There’s no better time than the present to document the past.
Interest in genealogy and digging into a person’s family history is at an all-time high in the U.S. Did you know that more than 26 million people have taken an at-home ancestry test?
But there’s no need to spend a lot of money figuring out where your relatives came from. It’s simple to learn how to research family history on your own.
If you’re willing and ready to start the legwork, read on to learn some basic steps that will have your family tree flourishing in no time.
Learn How to Research Family History
The first step in creating a full picture of your ancestors is to learn how to gather data.
Researching family history is not hard, but it does involve a lot of fact-checking, document-searching, and knowing how the pieces fit together.
Before long, you’ll have a long list of names and dates. To keep yourself organized, consider using a free online template to make a family tree.
One of the best ways to research family history is to start at home.
Begin retracing your family history by reaching out to living older relatives. Often they have first-hand knowledge of events, names, and family stories. They may even surprise you with some ideas for researching family history.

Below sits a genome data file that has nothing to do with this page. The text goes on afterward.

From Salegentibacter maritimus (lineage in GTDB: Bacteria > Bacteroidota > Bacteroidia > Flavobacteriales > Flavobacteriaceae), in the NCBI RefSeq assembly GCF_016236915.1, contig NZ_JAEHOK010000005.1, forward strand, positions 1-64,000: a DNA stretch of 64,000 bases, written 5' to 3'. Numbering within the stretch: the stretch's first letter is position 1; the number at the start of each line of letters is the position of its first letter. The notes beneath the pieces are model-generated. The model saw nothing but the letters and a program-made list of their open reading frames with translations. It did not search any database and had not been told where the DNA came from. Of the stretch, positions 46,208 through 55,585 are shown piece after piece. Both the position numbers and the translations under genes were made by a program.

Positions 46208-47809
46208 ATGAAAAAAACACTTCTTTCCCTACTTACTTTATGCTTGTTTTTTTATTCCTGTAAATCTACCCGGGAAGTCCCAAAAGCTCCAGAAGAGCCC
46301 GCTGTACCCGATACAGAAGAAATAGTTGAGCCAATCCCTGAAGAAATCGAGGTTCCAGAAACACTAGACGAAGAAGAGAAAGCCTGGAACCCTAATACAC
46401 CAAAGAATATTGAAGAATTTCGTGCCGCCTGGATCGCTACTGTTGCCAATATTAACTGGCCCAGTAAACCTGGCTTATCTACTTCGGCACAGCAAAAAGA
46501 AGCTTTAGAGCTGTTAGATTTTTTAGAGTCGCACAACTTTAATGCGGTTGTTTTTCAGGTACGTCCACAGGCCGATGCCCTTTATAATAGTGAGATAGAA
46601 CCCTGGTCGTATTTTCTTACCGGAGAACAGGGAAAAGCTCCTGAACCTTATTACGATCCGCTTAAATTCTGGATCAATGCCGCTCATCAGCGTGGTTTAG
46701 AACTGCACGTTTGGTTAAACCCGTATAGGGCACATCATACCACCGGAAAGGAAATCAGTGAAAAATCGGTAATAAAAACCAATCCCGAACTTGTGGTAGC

Plan on a sit-down recorded interview so relatives have a chance to think about the past and recall family stories. After the interview, use any names, dates, years as the baseline as you expand your family history search.
Search Home Documents
Try scouring any documents at home. Sometimes finding a relative who has kept a scrapbook of family events is a great place to start.
Dig through any old family keepsakes, like a family Bible, diplomas, marriage certificates, and other important documents that might include specific names and dates.
Often a forgotten family album is a treasure-trove of information that will lead genealogy enthusiasts to the next clue and help fill in the history blanks.
Search Online Sources
If you’re looking for advice to research family history, a simple Internet search pulls up hundreds of potential starting points. It’s easy to get overwhelmed.
For ease of research, stick with resources such as the U.S. 1940 census, a great starting point to trace names, birthplaces, passenger lists, and immigration dates.
In 2012, the National Archives released the 1940 census and opened the online doors to digital images of millions of census pages.
Begin Building the Family History Tree Now
Now that you know the steps to take on how to research family history, there is no better time to start than now.
Reach out to older living relatives. Interview them. Take those pieces of living history and work backward.
It takes time to fill in the pieces of the puzzle. Before long, your family tree will be in full bloom.
If you got inspired to start documenting your family history, then check out more exciting content on other interesting topics on our website.